Create a Board Career Path
Credit union boards need a career path to be successful. Read On The Mark's blog post to find out what this looks like!Read More
You’ve likely seen the graphic showing two people near a mountaintop. One person proudly reaches the top and doesn’t bother helping lower climbers. The second individual doesn’t quite get to the top of the mountain but outstretches a hand to those still behind so others reach his level.
The first is a manager. The second is a leader. This concept is easy enough to understand. Yet, forming your middle managers into leaders still seems elusive. Why?
Because prioritize the technical over the personal.
We expect technical perfection but forget about the person behind the task.
We don’t consider the real reasons a team should want to follow their manager.
As motivational speaker Zig Ziglar said, “You can have everything in life you want, if you will just help other people get what they want.”
Below are three leadership pitfalls probably hindering your credit union or community bank, plus ways to avoid them:
Clumsy or nonexistent communication kills effective leadership.
In December 2021, Better.com, an online mortgage originator, made the news when the CEO fired 900 employees over a surprise Zoom meeting. This move devastated the company’s reputation. Employees and the public condemned Better.com’s “callous” executives.
Better.com fell prey to poor communication.
Your middle managers fall into the same trap. Directives are vague. Emails convey inconsistent messages. Staff don’t hear a peep from their manager regarding important issues.
Solution: Clarity, Consistency and Constancy
Good leadership is like a good brand. Its communication is clear, consistent and constant.
A leader clearly conveys what they expect from employees and avoids surprises as much as possible. Leadership philosophy remains consistent and others know what your middle managers represent. Outlined expectations constantly reach employees’ ears.
Correcting wayward followers is a part of every leader’s job.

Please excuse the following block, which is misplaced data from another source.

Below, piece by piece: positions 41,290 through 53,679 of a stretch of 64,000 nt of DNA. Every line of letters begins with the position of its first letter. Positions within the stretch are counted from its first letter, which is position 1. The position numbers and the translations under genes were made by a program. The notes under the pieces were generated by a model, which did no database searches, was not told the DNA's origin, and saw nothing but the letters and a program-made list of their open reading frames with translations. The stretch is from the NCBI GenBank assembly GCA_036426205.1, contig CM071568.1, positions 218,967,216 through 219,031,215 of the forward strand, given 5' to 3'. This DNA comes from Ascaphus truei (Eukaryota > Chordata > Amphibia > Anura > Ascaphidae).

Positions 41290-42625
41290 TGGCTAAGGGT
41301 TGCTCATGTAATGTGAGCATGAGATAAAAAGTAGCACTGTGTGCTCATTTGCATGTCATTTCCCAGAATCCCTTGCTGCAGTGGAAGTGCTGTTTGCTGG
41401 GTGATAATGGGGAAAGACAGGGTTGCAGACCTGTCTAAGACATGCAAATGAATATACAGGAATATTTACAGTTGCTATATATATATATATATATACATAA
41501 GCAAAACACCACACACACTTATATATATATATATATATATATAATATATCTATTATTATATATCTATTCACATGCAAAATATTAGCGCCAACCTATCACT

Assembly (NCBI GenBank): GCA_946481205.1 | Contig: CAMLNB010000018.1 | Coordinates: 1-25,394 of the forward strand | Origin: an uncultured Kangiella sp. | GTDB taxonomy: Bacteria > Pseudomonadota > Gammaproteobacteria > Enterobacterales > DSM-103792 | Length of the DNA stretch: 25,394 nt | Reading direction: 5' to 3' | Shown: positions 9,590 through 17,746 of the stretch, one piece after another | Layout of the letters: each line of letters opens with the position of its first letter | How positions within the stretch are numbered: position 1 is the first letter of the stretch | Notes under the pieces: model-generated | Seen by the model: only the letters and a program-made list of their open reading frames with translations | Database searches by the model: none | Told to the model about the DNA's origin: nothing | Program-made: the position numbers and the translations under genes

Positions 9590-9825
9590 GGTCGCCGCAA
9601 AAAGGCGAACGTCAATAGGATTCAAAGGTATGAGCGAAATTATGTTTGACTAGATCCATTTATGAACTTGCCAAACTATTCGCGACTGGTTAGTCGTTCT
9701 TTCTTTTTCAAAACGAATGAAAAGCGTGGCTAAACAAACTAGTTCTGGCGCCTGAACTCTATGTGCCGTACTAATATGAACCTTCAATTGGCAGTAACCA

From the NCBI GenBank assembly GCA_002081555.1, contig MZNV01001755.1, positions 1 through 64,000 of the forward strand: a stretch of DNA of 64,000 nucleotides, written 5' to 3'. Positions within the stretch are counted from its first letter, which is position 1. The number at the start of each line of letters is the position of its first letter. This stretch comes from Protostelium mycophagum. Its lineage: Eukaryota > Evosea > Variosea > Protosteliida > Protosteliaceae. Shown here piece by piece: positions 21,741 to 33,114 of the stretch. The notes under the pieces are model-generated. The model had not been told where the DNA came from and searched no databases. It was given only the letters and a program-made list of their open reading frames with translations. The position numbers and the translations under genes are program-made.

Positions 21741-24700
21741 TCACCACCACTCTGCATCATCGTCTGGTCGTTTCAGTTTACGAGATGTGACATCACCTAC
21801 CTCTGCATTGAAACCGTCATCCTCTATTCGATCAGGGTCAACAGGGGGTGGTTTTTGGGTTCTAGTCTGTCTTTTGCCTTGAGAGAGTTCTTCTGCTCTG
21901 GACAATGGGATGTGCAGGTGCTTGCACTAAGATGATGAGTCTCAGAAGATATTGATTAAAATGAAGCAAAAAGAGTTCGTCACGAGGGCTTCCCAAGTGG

However, we inflate criticism and cheapen praise. “You did great but need improvement in areas one, two and three.”
Necessary feedback from your middle managers becomes burdensome. Correction is a negative term rather than a synonym for growth.
Solution: Praise and Build
In “How to Win Friends and Influence People,” author Dale Carnegie encourages leaders to make correction an extension of praise. Change your language from “but” to “and." “You did great AND your great work will contribute to further improvement.”
Correction is a learning opportunity. Encourage your leaders to present it as such.
Sidelining potential replacements is a strong temptation. After all, this protects your middle managers’ coveted positions. Right?
Your managers don’t mentor staff because they fear losing relevance. Everyone wants to be important.
This fear-based mentality keeps your team in their lane. Nobody grows. Nobody learns.
Solution: Bolstering Your Successors
A leader makes time to develop their direct reports. Ideally, your middle manager trains people to replace them because at some point that manager will move up.
If your staff wants growth, then your leaders must enable growth so current direct reports will be excellent middle managers in the future.
Your middle managers should pull people up once they reach the mountaintop.
With On the Mark Strategies, you can be confident that your middle managers will emerge from our credit union leadership training programs ready to take on new challenges and drive your organization forward.
Contact us today to learn more about how we can help you build a stronger, more effective leadership team.